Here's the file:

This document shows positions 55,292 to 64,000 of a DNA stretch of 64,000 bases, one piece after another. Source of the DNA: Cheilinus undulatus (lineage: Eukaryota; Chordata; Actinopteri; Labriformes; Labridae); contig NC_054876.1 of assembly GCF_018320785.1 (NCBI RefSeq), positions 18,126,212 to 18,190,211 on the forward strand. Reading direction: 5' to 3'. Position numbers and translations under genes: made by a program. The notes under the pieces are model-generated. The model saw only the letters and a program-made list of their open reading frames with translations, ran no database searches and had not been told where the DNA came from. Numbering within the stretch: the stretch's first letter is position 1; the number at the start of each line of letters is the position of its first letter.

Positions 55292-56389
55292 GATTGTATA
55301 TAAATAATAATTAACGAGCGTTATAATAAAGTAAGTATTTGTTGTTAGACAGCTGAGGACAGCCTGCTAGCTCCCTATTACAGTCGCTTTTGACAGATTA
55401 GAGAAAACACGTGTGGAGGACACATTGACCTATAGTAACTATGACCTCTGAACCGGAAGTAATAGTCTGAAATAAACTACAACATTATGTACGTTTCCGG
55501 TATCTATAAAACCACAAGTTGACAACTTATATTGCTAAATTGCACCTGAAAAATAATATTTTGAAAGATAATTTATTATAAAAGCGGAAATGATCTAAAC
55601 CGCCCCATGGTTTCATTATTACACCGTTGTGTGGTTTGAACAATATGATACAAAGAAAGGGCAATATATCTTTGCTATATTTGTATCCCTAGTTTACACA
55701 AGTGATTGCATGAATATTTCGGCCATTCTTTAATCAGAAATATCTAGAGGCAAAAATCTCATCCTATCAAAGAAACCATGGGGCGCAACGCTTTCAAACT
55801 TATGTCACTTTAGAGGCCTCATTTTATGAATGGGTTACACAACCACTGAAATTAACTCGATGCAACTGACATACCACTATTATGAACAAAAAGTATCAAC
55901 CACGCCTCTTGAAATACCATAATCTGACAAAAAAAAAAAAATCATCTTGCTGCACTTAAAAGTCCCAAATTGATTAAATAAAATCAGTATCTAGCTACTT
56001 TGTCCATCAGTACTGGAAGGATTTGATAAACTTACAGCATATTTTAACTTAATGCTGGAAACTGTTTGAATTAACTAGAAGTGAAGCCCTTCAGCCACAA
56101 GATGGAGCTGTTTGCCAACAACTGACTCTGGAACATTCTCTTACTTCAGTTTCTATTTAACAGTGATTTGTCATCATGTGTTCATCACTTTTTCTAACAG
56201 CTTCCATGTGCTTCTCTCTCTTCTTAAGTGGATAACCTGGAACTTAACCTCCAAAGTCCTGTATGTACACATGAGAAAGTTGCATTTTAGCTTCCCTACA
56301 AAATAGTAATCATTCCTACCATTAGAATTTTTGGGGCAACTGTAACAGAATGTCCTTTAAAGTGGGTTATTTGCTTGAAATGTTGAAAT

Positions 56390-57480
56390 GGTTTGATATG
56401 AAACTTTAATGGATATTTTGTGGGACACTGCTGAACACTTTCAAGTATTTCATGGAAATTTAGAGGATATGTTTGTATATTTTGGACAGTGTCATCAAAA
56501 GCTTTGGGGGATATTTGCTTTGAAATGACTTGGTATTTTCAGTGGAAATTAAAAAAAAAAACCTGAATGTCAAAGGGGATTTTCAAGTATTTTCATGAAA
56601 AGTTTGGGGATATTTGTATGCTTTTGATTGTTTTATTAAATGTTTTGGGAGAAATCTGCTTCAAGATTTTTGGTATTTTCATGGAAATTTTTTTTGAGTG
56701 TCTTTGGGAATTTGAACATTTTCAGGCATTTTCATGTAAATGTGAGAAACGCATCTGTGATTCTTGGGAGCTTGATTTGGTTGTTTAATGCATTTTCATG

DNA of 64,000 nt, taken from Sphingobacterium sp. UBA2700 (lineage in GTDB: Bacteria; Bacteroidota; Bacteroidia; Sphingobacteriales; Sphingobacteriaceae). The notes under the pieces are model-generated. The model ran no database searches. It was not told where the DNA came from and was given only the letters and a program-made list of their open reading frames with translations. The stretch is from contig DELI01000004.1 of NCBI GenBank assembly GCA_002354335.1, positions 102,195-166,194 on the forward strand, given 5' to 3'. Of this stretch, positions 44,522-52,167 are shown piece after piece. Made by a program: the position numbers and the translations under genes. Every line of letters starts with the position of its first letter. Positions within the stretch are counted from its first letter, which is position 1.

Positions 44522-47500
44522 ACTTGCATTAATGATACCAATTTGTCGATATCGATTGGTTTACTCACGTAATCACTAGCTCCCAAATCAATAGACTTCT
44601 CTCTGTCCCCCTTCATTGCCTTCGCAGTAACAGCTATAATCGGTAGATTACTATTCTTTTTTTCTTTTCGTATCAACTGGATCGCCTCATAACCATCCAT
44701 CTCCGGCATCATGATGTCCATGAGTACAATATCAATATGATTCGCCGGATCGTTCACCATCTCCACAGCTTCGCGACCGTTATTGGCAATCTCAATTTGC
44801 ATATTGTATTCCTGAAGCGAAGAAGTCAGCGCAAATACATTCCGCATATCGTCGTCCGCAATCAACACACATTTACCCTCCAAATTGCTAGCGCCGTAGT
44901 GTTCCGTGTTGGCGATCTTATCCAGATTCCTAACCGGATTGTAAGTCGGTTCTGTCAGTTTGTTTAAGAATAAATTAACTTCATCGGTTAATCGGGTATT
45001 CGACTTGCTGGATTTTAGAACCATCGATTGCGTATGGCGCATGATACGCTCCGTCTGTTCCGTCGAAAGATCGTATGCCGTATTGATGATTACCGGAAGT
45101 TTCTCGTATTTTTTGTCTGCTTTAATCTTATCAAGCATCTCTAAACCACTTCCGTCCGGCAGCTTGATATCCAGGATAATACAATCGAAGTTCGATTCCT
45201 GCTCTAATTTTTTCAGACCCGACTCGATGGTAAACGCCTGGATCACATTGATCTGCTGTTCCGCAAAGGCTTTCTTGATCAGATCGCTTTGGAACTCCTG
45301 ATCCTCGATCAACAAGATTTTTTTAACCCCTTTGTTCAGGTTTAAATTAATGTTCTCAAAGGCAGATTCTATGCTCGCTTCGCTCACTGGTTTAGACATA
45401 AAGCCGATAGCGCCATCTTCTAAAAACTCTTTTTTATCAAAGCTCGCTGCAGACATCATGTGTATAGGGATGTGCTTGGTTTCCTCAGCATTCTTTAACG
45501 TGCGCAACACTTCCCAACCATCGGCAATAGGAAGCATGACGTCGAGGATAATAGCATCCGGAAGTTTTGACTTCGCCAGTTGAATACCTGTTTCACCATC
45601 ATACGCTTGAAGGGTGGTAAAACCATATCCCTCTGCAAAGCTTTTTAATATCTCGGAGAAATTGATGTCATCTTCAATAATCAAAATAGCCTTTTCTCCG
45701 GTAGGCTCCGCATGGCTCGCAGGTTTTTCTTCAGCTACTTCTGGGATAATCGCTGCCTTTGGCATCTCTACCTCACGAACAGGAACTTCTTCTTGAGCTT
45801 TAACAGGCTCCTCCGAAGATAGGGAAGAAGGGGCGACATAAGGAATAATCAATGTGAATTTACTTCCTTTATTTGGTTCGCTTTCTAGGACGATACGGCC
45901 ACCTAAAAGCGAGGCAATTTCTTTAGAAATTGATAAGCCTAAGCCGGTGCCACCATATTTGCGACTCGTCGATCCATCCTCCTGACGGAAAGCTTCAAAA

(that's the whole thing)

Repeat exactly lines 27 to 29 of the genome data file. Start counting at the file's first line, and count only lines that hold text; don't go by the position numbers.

44901 GTTCCGTGTTGGCGATCTTATCCAGATTCCTAACCGGATTGTAAGTCGGTTCTGTCAGTTTGTTTAAGAATAAATTAACTTCATCGGTTAATCGGGTATT
45001 CGACTTGCTGGATTTTAGAACCATCGATTGCGTATGGCGCATGATACGCTCCGTCTGTTCCGTCGAAAGATCGTATGCCGTATTGATGATTACCGGAAGT
45101 TTCTCGTATTTTTTGTCTGCTTTAATCTTATCAAGCATCTCTAAACCACTTCCGTCCGGCAGCTTGATATCCAGGATAATACAATCGAAGTTCGATTCCT